So it’s probably going to just grow at whatever percentage it is that I priced my jobs at. So it’s going to stay the same as a percentage job, even though the dollar value will build down the page. Whereas some of my other costs, like my overheads on my team, those are numbers that will definitely stay the same for a period of time until we hit those capacity points.

Then we need to bring our new team. Stay the same, hit a new capacity point, build on a new team. And that enables you to see, a really mapped out version of how you’re going to scale your business through your numbers. And this then gives you all the confidence. So instead of hitting those periods where you’re like, [00:41:00] why am I busier, but going backwards or, you know, if you’ve got the plan mapped out, you’ve got complete confidence as a business owner.

You know, exactly what’s happening and why it’s happening and you know, what you’re aiming for. And it just makes life so much easier with the decisions you need to make to scale your business.

Greg Wilkes: It just gives you so much more confidence, doesn’t it? To have that projected out like that. And how far would you be projected into the future with that sort of thing, Gavin?

Is it, you know, a year, two years, three years? What do you normally do? So,

Gavin Smith: I personally have, for myself and all my clients, we have a five year forecast for every business. Because it helps us see the big picture, what we’re aiming for. We use my tools of having a profit formula and a profit calculator, which is just the calculator is just the formula mapped out for your business over a page.

So we use that tool to enable us to see what we need to, what is our next right step? The numbers always tell you what is the next right step we need to take right now. So if we want to get one step bigger. What’s the current constraint we’re facing how much [00:42:00] profit will we be making on the other side of solving that constraint?

Therefore we can see how much money is available for us to solve that problem so the the formula calculator enable us to see the decisions we need to make each time through our numbers and You know if we have a five year Future or five year plan for our business. We can see the big picture thing that we’re aiming for But then in terms of, you know, I don’t really look at that five year forecast often, like that’s a once a quarter sort of check in when it comes back to actually reviewing our numbers all the time, we’re always looking at the numbers monthly, you know, balance sheet.

We look at those monthly, but we look at the monthly in the context of 12 months of the year. So that enables us to see how we’re tracking this year, what’s going on over the coming six months as we’re ending towards the end of the financial year. So, yeah, I like to, I like to project the numbers. Big picture, long term, because it gives you those, you know, confidence in terms of the decisions you’re making now in terms of how you’re setting yourself up for a five year play, but then in terms [00:43:00] of regularly looking at the financials, I’m looking at the monthly and thinking about them in the context of this year.

Greg Wilkes: Yeah, love that. That’s fantastic, Gavin. And just to let everyone know on the podcast, I have actually seen Gavin’s spreadsheets and tools that he uses. He was kind enough to share them with me before, and they’re absolutely incredible. The insights that they give you, The forecast in that, that, you know, and the stress that it takes away because you now know, actually, if I just spend maybe this much in marketing, or if I spend this much, this is what it’s going to do to my business, that those, those insights are invaluable, aren’t they?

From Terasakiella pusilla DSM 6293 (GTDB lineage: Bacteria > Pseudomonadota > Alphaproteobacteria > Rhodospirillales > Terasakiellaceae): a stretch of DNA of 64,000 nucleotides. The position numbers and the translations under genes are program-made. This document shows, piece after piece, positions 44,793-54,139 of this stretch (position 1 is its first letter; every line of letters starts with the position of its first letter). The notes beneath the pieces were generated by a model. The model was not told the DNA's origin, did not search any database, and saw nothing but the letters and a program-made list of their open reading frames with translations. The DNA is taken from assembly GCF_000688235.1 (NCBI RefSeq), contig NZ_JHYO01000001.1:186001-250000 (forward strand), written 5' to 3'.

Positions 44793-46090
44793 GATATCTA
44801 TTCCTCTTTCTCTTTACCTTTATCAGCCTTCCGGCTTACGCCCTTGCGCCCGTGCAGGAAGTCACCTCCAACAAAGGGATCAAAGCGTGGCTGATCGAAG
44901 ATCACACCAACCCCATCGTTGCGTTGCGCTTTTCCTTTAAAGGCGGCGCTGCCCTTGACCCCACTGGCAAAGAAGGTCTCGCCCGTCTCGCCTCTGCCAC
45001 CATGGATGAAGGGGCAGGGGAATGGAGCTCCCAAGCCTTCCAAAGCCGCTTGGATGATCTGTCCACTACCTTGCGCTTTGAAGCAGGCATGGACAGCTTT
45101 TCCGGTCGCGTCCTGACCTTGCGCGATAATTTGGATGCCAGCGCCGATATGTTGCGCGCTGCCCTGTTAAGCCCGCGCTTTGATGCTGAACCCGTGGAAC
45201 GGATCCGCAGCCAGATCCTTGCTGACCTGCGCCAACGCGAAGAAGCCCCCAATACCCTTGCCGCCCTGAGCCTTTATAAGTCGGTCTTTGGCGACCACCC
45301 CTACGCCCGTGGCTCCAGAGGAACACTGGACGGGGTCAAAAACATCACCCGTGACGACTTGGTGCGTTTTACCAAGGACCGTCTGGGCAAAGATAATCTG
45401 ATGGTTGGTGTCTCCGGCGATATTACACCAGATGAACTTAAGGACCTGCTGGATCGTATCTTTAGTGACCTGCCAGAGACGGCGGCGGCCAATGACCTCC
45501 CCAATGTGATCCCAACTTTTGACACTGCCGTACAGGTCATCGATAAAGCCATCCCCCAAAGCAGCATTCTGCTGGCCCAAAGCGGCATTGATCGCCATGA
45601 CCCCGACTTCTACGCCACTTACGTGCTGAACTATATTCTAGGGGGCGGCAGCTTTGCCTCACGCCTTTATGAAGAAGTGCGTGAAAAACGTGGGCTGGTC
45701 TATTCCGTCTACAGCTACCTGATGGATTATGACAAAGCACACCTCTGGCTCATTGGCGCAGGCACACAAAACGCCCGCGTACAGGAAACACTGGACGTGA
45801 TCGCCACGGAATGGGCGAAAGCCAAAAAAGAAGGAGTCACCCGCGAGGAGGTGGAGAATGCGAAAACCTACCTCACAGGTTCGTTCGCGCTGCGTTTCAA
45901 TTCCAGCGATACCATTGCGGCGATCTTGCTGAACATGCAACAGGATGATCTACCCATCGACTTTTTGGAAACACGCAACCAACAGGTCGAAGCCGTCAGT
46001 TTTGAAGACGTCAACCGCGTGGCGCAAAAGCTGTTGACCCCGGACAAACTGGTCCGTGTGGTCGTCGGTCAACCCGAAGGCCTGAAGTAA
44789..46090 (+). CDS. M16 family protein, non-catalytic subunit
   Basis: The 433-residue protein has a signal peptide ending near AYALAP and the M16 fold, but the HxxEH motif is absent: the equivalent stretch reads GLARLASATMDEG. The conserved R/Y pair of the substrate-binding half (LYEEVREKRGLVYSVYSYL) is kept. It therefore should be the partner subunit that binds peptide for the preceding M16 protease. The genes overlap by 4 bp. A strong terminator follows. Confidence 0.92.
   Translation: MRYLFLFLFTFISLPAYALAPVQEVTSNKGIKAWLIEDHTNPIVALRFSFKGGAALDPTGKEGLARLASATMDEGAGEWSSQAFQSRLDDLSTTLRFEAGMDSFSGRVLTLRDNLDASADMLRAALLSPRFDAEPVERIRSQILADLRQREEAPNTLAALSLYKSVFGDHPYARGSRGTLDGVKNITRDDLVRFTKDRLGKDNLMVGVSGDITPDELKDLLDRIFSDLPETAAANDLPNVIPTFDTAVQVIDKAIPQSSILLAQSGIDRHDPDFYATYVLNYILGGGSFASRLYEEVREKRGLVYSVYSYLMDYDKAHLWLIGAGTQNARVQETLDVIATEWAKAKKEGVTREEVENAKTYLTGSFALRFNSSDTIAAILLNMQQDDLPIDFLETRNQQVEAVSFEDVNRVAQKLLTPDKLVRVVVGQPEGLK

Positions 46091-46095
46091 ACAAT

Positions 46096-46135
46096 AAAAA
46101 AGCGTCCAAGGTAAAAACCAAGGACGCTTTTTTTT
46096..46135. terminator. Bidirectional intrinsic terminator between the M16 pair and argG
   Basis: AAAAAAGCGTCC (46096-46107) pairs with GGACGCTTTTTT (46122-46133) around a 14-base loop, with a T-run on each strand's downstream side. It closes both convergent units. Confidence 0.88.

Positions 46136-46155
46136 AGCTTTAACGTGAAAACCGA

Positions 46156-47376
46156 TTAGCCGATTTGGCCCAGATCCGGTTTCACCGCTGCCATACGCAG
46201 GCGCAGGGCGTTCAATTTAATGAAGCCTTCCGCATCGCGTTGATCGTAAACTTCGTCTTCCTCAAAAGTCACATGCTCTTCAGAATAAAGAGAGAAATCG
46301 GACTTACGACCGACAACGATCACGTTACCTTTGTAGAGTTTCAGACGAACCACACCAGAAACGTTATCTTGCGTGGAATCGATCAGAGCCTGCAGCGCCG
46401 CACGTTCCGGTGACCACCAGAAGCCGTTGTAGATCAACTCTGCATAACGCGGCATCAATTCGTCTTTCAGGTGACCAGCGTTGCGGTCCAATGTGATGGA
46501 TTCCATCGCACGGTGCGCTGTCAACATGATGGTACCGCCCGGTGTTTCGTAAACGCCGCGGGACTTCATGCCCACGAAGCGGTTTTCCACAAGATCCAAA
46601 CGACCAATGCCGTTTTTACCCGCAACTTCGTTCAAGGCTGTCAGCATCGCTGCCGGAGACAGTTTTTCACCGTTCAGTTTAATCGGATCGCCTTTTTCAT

To, to help you grow.

Gavin Smith: But that also might, that may sound complicated to somebody, but if you remember, I only look at them in the context of five numbers. So we’re not looking at pages and pages of information. We’re looking at five numbers projected out. So it’s, it’s really not complicated for you to understand.

So, and this is why my, my methodology, what I teach people or how I coach people, their [00:44:00] numbers is a three step process. And the first, first step

is simplify. The second step is no. And then the third step is use. So more about simplifying numbers, know your numbers, using numbers, really important. We’re doing that simplifying for the start because it enables you to do the other potentially more complex kind of a more creative type thinking, but it’s just so much easier to do when you’re just dealing with a handful of numbers.

It’s it’s not complicated. Any of us can do it.

Greg Wilkes: I love that. I just want to say something a little bit controversial now, Gavin, because we spoke before about Profit First and I’ve had some Profit First guests on here. Or I had a Profit First guest on here, but I love hearing different viewpoints on how we should do certain things.

So this is completely different to Profit First. And some people are frustrated with Profit First because they find it a little bit complex. Why do you think this is a better system that you’re promoting here over Profit First?

Gavin Smith: Sure. So a couple of, a couple of points. So the, the Profit [00:45:00] First methodology is around, saying, looking at what my income for my business is, saying how much profit I want to make, and then what’s left over is what I need to make my expenses.